BROOKLINE, N.H. — The traffic accident was bad.
Police and ambulance and fire units were responding from all over on Tuesday morning.
Steve Whitcomb, a veteran Brookline firefighter, was among them.
Tasks lay ahead: A vehicle needed jacking. A male victim was pinned beneath it. Hoses were unfurled in case flames burst. Up the vehicle went. Hands reached beneath and pulled the victim out.
The victim was not male. The victim was a woman. No one needed telling who she was.
‘This was our worst fear come true when you come upon an accident.’Charlie Corey, fire chief in Brookline, N.H.
Her name was Katie Hamilton. She had lived in Brookline all her life. She had a husband and three young daughters. She was a Zumba instructor and a plumber who had worked with her dad since she was a teenager.
She was nonresponsive.
It fell to the chief to break the news to Steve Whitcomb. There would be no rescue for one of their own, Steve’s daughter, Katie.
“This was our worst fear come true when you come upon an accident,” Brookline Chief Charlie Corey said.
Less than 24 hours later, Christmas Day dawned.
For many in this small town on the border of Massachusetts, the lights and tinsel and warmth of the day felt incongruous, like merry relics of years past. The year has been a brutal one for the town’s Fire Department. The assistant chief, Curt Jensen, died suddenly shortly before Thanksgiving from cardiac arrest. He was 51. Months before, the fire chief’s father passed away. Now, Katie.
Katie’s husband, Liam Hamilton, woke their girls early Christmas morning. Christmas still had to be Christmas.
“I tried to make it normal,” he said.
But the littlest, just 2 years old, was confused. Where is Mommy? she asked. The 4-year-old answered before he could. “Mommy died,” the older girl said. Again, the toddler baby asked for her mommy. The 9-year-old wept.
Hamilton whisked the girls to the home of grandparents, Nana and Papa, the Whitcombs, who live less than a mile away. Friends and family were gathered, as they had the day before. They consoled one another and pondered the unthinkable.
What they knew was this: Katie had dropped the girls at her mom’s house Tuesday morning while she headed to a job for the plumbing company where she worked with her father, Whitcomb Plumbing & Heating. She had planned to get her girls afterward so they could come with her to run errands in nearby Milford but her mom persuaded her to leave the girls with her. She could get more done without them, and would be back in time for the Whitcomb family Christmas party later in the day.
At five minutes after 9 a.m., Katie Hamilton was moments from her parents’ home. She was headed southbound on two-lane Route 13, where the speed limit is 50 miles per hour. She was preparing to turn left onto Route 130.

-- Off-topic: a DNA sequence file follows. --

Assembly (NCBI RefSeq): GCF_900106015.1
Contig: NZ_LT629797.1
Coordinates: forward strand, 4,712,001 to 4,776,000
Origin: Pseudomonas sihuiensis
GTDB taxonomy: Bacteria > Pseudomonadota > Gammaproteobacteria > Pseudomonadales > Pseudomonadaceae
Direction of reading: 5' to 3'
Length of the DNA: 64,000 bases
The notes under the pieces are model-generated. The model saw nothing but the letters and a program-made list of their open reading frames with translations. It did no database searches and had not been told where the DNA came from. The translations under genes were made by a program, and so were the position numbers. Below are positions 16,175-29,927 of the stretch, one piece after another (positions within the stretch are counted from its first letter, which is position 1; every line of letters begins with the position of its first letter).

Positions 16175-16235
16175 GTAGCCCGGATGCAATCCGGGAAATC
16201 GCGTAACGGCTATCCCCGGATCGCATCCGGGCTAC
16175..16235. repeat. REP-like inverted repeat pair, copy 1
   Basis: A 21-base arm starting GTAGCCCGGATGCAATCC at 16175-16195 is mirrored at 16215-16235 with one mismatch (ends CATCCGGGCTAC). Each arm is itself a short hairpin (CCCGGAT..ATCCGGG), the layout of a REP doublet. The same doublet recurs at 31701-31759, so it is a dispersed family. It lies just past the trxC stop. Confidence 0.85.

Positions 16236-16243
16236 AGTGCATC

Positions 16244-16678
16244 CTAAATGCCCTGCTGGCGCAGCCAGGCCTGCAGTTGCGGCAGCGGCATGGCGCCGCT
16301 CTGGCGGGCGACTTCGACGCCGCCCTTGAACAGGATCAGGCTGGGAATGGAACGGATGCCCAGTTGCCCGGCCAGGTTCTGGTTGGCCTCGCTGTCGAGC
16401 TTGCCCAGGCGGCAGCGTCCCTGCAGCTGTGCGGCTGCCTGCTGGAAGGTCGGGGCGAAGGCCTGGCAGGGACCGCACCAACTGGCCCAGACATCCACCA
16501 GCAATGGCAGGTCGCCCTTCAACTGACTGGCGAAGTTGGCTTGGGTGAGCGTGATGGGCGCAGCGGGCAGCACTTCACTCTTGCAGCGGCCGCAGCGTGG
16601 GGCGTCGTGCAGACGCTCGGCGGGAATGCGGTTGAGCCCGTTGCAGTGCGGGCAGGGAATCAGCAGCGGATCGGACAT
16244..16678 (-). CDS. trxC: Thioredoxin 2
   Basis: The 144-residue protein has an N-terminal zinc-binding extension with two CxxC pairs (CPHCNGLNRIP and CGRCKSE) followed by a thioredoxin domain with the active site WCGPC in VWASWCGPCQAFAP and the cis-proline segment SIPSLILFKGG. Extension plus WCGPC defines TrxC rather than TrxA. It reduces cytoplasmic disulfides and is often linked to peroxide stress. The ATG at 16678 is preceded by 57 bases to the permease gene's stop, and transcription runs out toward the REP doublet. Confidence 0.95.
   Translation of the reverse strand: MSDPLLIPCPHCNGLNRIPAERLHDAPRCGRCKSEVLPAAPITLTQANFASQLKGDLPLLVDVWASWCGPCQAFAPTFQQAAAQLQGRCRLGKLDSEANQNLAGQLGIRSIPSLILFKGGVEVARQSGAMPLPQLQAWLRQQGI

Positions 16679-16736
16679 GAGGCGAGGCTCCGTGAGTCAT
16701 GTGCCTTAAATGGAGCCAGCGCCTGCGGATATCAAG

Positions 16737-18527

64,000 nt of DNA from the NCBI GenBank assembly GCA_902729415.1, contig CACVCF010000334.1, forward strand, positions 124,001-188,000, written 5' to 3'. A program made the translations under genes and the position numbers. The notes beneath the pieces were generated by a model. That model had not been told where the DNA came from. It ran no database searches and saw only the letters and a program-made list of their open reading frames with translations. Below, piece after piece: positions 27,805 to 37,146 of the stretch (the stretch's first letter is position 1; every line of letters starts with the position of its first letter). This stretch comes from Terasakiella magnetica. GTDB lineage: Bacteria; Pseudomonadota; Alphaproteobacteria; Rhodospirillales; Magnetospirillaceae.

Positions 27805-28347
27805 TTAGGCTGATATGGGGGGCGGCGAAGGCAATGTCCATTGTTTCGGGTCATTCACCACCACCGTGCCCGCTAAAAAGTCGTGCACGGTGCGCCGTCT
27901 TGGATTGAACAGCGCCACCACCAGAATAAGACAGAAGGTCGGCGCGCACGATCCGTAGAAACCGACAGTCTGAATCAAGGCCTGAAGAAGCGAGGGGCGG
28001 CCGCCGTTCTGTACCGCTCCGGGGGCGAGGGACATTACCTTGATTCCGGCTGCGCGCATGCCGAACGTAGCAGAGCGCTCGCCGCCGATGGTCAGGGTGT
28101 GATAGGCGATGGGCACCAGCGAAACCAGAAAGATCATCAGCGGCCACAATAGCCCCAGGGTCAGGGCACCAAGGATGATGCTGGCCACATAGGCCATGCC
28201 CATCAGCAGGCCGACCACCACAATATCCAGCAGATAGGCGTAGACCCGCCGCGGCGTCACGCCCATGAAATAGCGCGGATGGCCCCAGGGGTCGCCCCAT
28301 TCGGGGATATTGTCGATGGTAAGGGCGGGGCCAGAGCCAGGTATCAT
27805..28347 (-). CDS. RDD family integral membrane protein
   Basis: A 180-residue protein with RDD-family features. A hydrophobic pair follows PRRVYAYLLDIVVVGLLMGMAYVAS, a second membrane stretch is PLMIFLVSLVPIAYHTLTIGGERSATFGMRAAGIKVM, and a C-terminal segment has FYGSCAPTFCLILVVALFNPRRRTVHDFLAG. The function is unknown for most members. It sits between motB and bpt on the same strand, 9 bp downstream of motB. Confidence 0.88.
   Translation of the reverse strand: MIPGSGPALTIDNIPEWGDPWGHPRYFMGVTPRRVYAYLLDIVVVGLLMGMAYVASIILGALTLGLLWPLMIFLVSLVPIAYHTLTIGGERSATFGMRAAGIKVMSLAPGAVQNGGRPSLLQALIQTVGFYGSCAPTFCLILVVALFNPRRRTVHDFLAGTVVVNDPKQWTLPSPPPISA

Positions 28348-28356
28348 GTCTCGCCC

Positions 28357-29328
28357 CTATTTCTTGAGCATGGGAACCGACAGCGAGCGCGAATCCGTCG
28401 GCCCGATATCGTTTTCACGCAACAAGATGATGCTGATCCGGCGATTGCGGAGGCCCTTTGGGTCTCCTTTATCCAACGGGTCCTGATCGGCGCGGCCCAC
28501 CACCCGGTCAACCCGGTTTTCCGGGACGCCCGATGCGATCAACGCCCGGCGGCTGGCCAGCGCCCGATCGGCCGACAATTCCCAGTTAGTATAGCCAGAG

As she waited for northbound traffic to clear, a Toyota Tundra pickup rear-ended her, police said. The crash propelled her Ford Explorer into incoming traffic in the northbound lane, where a Ford F250 pickup broadsided her SUV, police said.
Neither the driver of the Toyota Tundra, Greg Cullen, a 31-year-old from Milford, N.H., nor the driver of the Ford F250, James Ciprotti, a 37-year-old from Weare, N.H., was harmed, police said.
Police are investigating the cause of the crash.
Neither Cullen nor Ciprotti could be reached.
Liam Hamilton’s body shook Wednesday morning as he stepped outside his in-laws’ home to recall his wife. They met in plumbing classes in 2005. He was older. She made the first move.
“She called me up a few days before Christmas wanting to go line-dancing,” he said.
He went. “It was well worth it,” he said.
They were married in 2008.
She came from a family of three kids. “She and her dad were always really tight,” Hamilton said. Katie trailed after Steve Whitcomb, watching him work as a plumber and at the fire station in the town center, where he has served as a volunteer for 22 years.
“She grew up with the Fire Department,” said Corey, the chief whose daughter went to school with Hamilton.
She was a frequent organizer of fund-raisers for the department, including the fall duck race and the summer barbecue. When fires or traffic accidents claimed lives, she was among the first to rally support for grieving families, Corey said.
“She was always there to help,” he said.
A few weeks ago, after Jodi Jensen lost her husband, the assistant fire chief, Katie and Liam Hamilton bought her a Christmas tree.
“It was her last gift to me,” Jensen said.
Donations for the Hamilton family can be made to The Hamilton Fund c/o TD Bank, 104 Route 13, Gazebo Square, Brookline, N.H. 03033.
Sarah Schweitzer can be reached at firstname.lastname@example.org.